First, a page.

Some people complain of headaches after eating at Asian restaurants and think it’s linked to MSG. Is this true?
No. Monosodium glutamate (MSG) is also known as glutamic acid and occurs naturally in some foods. MSG, contrary to some widely-held views, is a natural substance made from soya and isn’t harmful. The taste of umami is a salty sensation caused by glutamic acid in food. Not many people are aware of the fact that the highest levels of naturally-occurring glutamic acid are found in Parmesan cheese, followed by tomatoes. So it is actually Italian food that has the highest umami—MSG levels—not Asian food.
Now that we’re done with some myths, tell us how you achieved your world record time in making ice cream. How is it possible in 19 seconds?
If you’re a physicist in a lab, you cool any gas with a coolant. Physicists always have liquid nitrogen on tap, and it makes a great coolant because it’s a liquid that boils at a temperature of minus 196°C. We know that water turns into ice as tiny crystals form and grow bigger in time. The more quickly I can freeze the ice crystals, the smaller and smoother they become. If I take liquid nitrogen and pour it into a liquid ice cream mixture, it cools the ice cream very fast and the crystals formed are very small. My world record ice cream involves double cream, vanilla and icing sugar in a bowl. Give it a quick stir, throw in liquid nitrogen, and give another quick stir. It’s done.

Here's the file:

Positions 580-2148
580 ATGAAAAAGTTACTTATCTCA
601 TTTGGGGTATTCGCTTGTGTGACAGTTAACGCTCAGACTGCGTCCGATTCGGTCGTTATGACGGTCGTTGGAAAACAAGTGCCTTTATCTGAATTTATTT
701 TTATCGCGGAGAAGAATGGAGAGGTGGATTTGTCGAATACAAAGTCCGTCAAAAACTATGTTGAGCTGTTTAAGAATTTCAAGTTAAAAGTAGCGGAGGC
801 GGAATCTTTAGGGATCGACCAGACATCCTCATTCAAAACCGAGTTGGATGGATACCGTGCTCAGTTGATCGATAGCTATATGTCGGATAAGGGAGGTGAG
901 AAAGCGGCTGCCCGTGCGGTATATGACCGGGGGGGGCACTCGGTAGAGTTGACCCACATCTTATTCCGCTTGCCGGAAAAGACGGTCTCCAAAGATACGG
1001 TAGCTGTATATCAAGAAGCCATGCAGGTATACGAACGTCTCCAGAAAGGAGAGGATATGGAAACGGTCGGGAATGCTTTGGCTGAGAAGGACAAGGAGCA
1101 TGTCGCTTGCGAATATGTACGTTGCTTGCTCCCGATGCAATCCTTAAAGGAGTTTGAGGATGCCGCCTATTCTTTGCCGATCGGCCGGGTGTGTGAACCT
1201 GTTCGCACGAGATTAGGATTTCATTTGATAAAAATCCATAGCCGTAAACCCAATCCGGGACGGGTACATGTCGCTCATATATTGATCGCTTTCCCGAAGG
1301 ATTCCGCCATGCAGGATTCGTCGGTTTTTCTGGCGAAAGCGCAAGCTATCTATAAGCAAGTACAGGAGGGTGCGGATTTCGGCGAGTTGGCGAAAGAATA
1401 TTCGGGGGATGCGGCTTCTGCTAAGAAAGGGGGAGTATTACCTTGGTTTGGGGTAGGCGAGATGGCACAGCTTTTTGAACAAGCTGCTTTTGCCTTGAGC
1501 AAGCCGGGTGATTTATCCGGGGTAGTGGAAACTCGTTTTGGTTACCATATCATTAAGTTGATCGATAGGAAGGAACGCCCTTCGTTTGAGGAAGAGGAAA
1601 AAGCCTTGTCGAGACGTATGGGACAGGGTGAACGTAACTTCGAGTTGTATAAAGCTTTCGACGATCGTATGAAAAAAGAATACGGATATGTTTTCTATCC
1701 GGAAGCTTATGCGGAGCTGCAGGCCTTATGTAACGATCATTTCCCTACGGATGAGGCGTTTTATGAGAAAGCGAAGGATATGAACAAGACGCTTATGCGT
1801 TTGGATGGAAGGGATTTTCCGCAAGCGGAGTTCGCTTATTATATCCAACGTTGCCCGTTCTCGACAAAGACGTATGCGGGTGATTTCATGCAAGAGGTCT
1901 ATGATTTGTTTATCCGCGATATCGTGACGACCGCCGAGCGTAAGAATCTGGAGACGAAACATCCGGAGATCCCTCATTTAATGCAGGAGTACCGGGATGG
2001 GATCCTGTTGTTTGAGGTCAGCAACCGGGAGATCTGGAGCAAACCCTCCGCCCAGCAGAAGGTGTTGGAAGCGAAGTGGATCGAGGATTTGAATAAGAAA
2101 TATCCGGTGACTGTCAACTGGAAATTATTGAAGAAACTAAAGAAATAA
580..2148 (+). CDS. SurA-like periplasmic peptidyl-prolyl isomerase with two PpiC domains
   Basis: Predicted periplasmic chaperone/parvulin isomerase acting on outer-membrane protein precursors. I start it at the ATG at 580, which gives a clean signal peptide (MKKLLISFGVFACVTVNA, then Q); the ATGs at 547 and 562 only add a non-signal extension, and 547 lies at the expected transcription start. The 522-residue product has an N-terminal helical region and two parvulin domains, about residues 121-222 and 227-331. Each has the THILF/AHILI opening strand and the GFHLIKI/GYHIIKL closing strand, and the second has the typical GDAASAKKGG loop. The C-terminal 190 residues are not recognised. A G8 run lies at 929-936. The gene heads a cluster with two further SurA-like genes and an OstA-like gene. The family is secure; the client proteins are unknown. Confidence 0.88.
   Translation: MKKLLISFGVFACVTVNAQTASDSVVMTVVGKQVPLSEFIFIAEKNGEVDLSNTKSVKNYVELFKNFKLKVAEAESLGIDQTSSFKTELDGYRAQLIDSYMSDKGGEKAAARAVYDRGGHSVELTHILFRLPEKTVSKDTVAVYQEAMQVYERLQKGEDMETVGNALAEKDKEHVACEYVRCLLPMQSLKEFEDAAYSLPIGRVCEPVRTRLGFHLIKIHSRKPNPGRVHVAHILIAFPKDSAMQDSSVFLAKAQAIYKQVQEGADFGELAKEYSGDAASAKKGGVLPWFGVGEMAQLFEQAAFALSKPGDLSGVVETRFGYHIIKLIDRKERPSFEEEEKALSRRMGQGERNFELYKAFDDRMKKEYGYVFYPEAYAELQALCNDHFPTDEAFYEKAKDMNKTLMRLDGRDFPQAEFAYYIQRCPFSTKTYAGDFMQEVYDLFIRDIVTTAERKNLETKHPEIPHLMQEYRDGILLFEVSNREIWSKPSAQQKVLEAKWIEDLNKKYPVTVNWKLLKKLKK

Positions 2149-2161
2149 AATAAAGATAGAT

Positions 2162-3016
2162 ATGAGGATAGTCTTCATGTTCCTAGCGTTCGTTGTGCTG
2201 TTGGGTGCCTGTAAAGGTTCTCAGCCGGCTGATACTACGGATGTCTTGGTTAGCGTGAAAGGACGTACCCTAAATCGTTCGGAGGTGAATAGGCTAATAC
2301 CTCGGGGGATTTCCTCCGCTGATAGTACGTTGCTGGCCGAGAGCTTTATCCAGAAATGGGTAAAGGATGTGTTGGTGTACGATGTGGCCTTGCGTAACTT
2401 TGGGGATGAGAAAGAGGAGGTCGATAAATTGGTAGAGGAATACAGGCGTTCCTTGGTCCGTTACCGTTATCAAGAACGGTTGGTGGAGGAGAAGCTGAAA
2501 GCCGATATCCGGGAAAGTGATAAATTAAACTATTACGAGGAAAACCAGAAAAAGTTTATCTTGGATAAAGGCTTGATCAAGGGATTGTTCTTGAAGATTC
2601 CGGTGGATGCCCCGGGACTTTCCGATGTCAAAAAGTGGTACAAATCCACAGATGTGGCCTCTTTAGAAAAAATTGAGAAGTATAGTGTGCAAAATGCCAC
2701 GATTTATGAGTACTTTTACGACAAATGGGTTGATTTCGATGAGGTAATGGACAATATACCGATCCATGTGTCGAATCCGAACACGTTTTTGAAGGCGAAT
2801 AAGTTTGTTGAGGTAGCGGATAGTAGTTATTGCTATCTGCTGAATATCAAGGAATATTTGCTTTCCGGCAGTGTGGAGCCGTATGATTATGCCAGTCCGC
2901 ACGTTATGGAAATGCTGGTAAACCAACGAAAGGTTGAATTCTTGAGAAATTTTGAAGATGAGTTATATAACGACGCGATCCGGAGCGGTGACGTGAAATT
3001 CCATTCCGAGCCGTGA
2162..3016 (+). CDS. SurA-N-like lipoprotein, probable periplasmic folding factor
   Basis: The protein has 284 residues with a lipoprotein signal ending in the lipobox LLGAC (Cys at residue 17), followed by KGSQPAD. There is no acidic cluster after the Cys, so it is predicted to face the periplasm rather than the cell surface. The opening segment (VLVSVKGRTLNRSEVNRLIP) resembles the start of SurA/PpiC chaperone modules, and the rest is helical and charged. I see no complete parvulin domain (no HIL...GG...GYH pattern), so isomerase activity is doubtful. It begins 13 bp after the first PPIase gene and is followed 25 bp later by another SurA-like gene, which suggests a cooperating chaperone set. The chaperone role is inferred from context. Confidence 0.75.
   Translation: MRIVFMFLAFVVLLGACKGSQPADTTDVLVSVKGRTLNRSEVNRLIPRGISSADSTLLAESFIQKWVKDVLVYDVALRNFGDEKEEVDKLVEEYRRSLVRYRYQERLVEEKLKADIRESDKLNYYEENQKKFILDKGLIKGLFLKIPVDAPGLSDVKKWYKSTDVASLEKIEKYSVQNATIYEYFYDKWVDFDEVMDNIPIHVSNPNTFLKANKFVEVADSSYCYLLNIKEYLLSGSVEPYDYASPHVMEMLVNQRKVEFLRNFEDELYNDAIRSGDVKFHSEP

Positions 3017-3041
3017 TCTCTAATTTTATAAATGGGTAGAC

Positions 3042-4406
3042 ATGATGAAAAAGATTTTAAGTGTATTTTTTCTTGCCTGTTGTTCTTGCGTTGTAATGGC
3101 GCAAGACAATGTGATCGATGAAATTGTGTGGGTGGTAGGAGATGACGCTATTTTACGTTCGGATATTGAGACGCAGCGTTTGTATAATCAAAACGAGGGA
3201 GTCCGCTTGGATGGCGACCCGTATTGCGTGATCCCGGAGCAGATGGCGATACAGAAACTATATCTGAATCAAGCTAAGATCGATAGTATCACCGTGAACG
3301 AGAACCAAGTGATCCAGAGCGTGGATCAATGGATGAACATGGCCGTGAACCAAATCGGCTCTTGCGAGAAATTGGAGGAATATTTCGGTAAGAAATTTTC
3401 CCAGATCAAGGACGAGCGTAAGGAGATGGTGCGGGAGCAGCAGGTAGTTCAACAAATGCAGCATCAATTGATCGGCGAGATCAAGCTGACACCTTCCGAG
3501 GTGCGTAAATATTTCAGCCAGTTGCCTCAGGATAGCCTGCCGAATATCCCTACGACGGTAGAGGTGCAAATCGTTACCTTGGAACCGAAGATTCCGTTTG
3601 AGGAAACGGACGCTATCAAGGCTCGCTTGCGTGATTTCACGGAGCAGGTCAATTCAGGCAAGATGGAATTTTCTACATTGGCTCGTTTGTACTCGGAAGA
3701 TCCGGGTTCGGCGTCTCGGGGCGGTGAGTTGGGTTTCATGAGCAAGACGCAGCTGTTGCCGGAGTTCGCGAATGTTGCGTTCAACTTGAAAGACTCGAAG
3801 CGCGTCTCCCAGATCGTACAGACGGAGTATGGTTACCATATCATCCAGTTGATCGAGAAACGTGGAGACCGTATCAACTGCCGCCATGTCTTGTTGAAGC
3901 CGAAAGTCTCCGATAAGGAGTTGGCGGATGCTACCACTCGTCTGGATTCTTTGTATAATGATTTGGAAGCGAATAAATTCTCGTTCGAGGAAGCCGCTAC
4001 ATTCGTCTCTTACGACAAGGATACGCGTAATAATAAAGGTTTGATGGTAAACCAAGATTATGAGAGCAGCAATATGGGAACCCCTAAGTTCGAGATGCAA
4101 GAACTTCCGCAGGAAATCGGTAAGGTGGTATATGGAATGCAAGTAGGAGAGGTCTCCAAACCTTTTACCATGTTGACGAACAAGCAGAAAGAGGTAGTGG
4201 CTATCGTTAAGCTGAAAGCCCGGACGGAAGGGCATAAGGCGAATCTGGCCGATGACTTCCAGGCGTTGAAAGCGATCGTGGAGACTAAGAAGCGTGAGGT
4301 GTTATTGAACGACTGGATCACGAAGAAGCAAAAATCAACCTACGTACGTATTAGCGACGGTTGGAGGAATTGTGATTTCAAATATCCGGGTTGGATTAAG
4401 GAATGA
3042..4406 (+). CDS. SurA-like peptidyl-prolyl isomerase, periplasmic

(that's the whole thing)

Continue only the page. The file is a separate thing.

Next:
How do you think the public perceives molecular gastronomy?
I think it’s a much-abused term. It is really the study of why one dish or ingredient is delicious and another is not. ‘Gastronomy’ refers to tasty food and ‘molecular’ to basic analytical science. That’s why it makes sense to scientists but doesn’t work as a restaurant title. Most chefs don’t like the term because they’re cooking good food anyway. Besides, through trial and error they’re already using the best bits of science available to them.